In the intro to his biography of legendary jazz pianist and composer Thelonious Monk, Robin Kelley quotes one of the Maestro’s favorite quips about the phrase ‘always know’, that the ‘”know” is “Monk” spelled backwards with the “M” upside down’. That brain pretzel is a succinct commentary on Monk’s music. Taking the seemingly simple, turning inside out, tossing it upside down, and flipping it around is the hallmark of Monk’s approach to the Tin Pan Alley standards, such as “I’ve Got Rhythm”, that he helped morph into the musical revolution known as bebop. It also captures Monk’s method of playing the piano and composing originals. Written off by many in the early days as unschooled and inept, Monk has been proven over time to be one of the most innovative and sophisticated artists in the history of jazz.
Monk certainly merits top billing along with Louis Armstrong, Coleman Hawkins, and Duke Ellington in influencing the evolution of jazz to mid-20th century. Kelley, who researched and wrote most of the book while living in New York and teaching at Columbia University, sets out to make that case and by and large succeeds. Kelley had unprecedented access to Monk’s personal archives, family, friends, and colleagues and also the freedom to go wherever the evidence took him. More than a decade in the making, Thelonious Monk: The Life and Times of an American Original is exhaustive in its detail and exemplary of the biographical form. It’s also a damn fine piece of music appreciation and social history to boot. It’s a must read not only for Monk aficionados and jazz fans in general but for anyone interested in American popular culture in the aftermath of the Second World War.
Kelly’s effort sets the record straight on one of the arguably most misunderstood (and misunderestimated) figures in American music. Known for his curious onstage antics, sartorial distinction, and quirky, difficult compositions, Monk has been as much the victim as the beneficiary of the hagiography that has grown up around him. As with a lot of artists working in popular mediums, Monk’s creative genius was regularly undermined by the stupidity of corporate suits concerned first and foremost with the bottom line. Kelly cuts through the clutter to reveal that a lot of Monk’s supposed eccentricity was a function of his uncompromising standards for his music and for the conditions under which it was performed. It also turns out that Monk was likely what we now call bipolar, a condition that increasingly plagued him as he grew older and which coincided with his growing profile in the public eye.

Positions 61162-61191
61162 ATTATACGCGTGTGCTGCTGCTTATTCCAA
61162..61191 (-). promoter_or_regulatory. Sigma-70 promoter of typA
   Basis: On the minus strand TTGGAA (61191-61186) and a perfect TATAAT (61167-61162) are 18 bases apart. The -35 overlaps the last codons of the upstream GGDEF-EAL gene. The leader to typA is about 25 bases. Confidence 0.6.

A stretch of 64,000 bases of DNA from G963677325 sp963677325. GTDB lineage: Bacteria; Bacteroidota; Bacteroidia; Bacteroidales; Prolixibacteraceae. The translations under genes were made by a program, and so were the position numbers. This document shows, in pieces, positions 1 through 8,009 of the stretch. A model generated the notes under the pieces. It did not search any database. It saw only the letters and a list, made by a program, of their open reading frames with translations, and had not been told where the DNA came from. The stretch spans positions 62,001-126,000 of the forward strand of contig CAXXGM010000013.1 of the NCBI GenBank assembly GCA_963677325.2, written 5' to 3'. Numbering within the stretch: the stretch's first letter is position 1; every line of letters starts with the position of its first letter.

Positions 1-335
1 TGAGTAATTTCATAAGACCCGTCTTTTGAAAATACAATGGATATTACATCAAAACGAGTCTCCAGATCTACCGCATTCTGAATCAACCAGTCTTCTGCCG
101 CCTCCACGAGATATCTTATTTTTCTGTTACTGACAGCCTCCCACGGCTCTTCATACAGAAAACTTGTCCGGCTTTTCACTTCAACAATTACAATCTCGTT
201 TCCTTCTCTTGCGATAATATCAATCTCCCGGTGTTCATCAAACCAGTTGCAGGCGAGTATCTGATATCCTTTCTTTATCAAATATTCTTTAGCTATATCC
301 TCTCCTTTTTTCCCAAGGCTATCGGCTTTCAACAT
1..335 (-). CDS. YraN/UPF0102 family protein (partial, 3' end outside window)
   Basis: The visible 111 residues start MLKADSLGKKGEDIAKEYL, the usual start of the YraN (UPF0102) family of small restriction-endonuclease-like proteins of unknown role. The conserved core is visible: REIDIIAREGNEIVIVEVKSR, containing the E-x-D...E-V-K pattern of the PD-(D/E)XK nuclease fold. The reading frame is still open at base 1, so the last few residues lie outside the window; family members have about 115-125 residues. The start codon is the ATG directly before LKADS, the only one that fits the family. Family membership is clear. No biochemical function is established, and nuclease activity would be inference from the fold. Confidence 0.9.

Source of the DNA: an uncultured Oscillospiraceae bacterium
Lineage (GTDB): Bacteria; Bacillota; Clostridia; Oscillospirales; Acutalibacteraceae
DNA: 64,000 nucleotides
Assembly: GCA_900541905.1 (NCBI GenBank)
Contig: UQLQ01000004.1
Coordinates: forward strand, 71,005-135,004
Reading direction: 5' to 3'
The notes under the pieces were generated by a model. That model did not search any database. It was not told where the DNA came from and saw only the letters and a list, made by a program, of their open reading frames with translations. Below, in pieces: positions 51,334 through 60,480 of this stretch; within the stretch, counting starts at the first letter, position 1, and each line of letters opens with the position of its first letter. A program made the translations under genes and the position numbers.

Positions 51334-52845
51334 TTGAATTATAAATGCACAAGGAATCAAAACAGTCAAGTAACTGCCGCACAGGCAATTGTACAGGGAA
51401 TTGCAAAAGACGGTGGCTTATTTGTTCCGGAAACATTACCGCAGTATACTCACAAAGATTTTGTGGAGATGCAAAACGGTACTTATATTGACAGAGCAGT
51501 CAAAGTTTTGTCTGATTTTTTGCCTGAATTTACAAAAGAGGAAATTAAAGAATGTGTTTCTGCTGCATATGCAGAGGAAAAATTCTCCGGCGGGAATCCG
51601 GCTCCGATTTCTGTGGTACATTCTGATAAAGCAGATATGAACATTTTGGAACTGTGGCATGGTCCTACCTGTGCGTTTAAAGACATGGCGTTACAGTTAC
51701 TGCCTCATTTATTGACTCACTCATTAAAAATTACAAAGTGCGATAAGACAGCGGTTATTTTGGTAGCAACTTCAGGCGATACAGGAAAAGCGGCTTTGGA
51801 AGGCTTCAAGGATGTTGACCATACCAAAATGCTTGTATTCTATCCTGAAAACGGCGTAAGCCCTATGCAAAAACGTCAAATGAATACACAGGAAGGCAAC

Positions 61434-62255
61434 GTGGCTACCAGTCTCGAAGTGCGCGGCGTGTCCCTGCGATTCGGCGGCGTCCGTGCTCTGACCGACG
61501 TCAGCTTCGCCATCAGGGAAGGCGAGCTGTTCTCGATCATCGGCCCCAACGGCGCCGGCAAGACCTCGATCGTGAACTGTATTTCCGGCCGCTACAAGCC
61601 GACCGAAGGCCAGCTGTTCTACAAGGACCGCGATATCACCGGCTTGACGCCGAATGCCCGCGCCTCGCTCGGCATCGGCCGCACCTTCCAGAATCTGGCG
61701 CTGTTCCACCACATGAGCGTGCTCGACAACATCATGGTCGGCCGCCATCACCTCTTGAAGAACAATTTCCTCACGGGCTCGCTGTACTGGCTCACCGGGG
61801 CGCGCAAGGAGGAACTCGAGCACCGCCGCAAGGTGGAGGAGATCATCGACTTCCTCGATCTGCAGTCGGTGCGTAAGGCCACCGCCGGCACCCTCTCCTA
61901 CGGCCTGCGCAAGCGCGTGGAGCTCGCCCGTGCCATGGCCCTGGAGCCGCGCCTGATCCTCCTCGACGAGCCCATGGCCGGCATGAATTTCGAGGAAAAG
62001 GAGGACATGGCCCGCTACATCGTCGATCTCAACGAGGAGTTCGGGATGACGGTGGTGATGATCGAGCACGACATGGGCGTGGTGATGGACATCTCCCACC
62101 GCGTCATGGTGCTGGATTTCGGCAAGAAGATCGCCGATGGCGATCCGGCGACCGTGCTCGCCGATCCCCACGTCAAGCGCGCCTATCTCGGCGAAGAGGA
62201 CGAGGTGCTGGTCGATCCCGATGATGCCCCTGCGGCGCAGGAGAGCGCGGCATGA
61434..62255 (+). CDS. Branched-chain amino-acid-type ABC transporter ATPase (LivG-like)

It’s a measure of the man, musically speaking, that Monk was dug almost immediately by the likes of Duke Ellington but not Oscar Peterson. It marks the difference between knowing how to make music and simply being able to play it. And Kelly does his subject a solid by dispelling recent academic scholarship opining that Monk wasn’t really all that keen on Duke. Exactly the opposite was the case. Of all his musical forebears, Ellington was the one who walked on water in Monk’s eyes. His rendition of “I Didn’t Know About You” on the 1967 Columbia release Straight, No Chaser demonstrates the absolute tin ear of anyone, no matter how many college degrees, who would suggest there’s no mutual affinity between the two jazz giants.
One might ask if I’m so keen on this book, then why didn’t I submit it to the PM ‘best of’ list? The simple truth is I hadn’t read it at the time the call went out. But I have now. And I cannot recommend it highly enough.